Monday, January 3, 2011

Shook to Death: a Case Study of High-Frequency Chest Wall Compression


There are a variety of techniques used as "Chest Physical Therapy" (CPT), for patients with airway diseases. The main goal of these therapies is to augment secretion mobilization & airway clearance[1].

One of these techniques utilizes high-frequency chest wall compression a.k.a "The Vest" (® Hill-Rom). The manufacturers of the Vest list numerous conditions that the device may be used for, from patients with chronic respiratory conditions-to-Acute Respiratory Distress Syndrome[2].

Conversely, there are no contra-indications, considerations when not to use the device, or patients that may be at risk listed in the product information.

Additionally, there is no supporting evidence that high-frequency chest wall compression is more valuable than conventional CPT (Schans, 2007).

Clinical Overview

A 70 year old male patient was prescribed CPT via Vest Therapy due to copious secretions and atelectasis.
Pre-therapy the patient was admitted to a non-intensive care unit bed, hemodynamically stable, and oxygenating sufficiently (only requiring a nasal cannula to maintain a SPO2 > 92%).

The patient tolerated the initial Vest therapy well without any complications. After a subsequent therapy the patient went into cardio-pulmonary arrest secondary to mucus plugging. The patient survived the event, placed on mechanical ventilation, and bronchoscopy was performed to remove the plug. After an extended intensive care unit stay the patient was transferred to a general hospital bed in stable condition.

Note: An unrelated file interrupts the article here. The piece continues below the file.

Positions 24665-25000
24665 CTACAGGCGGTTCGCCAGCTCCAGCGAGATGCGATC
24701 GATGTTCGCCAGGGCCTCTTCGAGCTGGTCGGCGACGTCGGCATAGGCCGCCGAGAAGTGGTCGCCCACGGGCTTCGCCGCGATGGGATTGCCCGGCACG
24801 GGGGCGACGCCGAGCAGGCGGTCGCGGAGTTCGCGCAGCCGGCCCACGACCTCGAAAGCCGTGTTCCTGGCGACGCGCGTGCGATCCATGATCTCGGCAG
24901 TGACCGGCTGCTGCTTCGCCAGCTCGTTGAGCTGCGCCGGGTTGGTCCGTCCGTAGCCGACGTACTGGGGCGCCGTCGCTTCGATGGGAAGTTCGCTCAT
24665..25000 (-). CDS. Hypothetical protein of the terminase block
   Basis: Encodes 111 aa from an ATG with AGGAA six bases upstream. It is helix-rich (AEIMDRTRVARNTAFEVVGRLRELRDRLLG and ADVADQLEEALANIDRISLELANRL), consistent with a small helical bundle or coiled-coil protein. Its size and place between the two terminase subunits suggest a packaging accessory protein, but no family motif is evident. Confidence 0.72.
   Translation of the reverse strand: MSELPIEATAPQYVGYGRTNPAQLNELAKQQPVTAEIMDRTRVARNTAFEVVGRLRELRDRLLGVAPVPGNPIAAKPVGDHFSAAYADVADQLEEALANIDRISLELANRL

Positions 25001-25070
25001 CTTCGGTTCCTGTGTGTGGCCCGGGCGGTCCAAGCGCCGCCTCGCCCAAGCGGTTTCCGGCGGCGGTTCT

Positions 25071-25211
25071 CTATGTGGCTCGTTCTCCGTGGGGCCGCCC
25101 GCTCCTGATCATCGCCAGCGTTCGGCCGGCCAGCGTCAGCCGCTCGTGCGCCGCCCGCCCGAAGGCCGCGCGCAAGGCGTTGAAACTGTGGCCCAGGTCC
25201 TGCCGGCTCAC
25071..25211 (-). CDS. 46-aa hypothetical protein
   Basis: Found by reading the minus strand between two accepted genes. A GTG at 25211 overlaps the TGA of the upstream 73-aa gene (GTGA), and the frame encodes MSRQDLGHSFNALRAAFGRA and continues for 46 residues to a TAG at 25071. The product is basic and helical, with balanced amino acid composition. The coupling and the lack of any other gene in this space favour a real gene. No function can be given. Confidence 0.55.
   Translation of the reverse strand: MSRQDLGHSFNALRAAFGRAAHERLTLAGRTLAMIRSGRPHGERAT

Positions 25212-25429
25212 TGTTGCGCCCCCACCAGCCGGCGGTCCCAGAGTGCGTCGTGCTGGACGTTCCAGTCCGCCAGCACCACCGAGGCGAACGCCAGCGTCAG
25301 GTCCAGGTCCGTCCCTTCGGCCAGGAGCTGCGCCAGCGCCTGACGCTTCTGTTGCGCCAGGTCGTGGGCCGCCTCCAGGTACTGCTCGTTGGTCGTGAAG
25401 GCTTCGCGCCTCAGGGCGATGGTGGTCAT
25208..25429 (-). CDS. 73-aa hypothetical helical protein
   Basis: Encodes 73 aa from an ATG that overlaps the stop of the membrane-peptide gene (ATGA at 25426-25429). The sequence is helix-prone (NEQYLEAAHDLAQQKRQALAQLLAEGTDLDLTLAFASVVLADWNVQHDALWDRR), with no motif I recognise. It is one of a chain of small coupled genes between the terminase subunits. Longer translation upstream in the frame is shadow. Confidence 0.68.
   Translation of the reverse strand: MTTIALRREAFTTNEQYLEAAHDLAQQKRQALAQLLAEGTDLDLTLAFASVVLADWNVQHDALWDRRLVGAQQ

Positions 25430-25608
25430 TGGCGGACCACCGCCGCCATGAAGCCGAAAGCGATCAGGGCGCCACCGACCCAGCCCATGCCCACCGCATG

While waiting for discharge planning and placement the patient was again ordered for CPT therapy via Vest for secretion management. After subsequent therapies the patient went into cardio-pulmonary arrest. Again the patient survived, was placed on mechanical ventilation, and admitted to the ICU. Unfortunately, the patient had multiple complications with the ICU stay and did not survive.


Airway mobilization is very different then airway clearance, if the patient cannot clear secretions the primary focus should be on clearance techniques: suctioning, or bronchoscopy.

Additional Considerations[3]

  • Is there rationale for this therapy, are the secretions compromising gas exchange or lung mechanics?
  • "What is the potential for adverse effects"?
  • "Which therapy is likely to provide the greatest benefit with the least harm"?

[1] Schans, C. (2007). Conventional Chest Physical Therapy for Obstructive Lung Disease. Respiratory Care. 52 (9): 1198.
[2] Hill-Rom. The Vest ® Airway Clearance System Model 205. Product Information.
[3] Hess, D. (2002). Secretion Clearance Techniques: Absence of Proof or Proof of Absence? Respiratory Care. 47 (7): 757 editorial.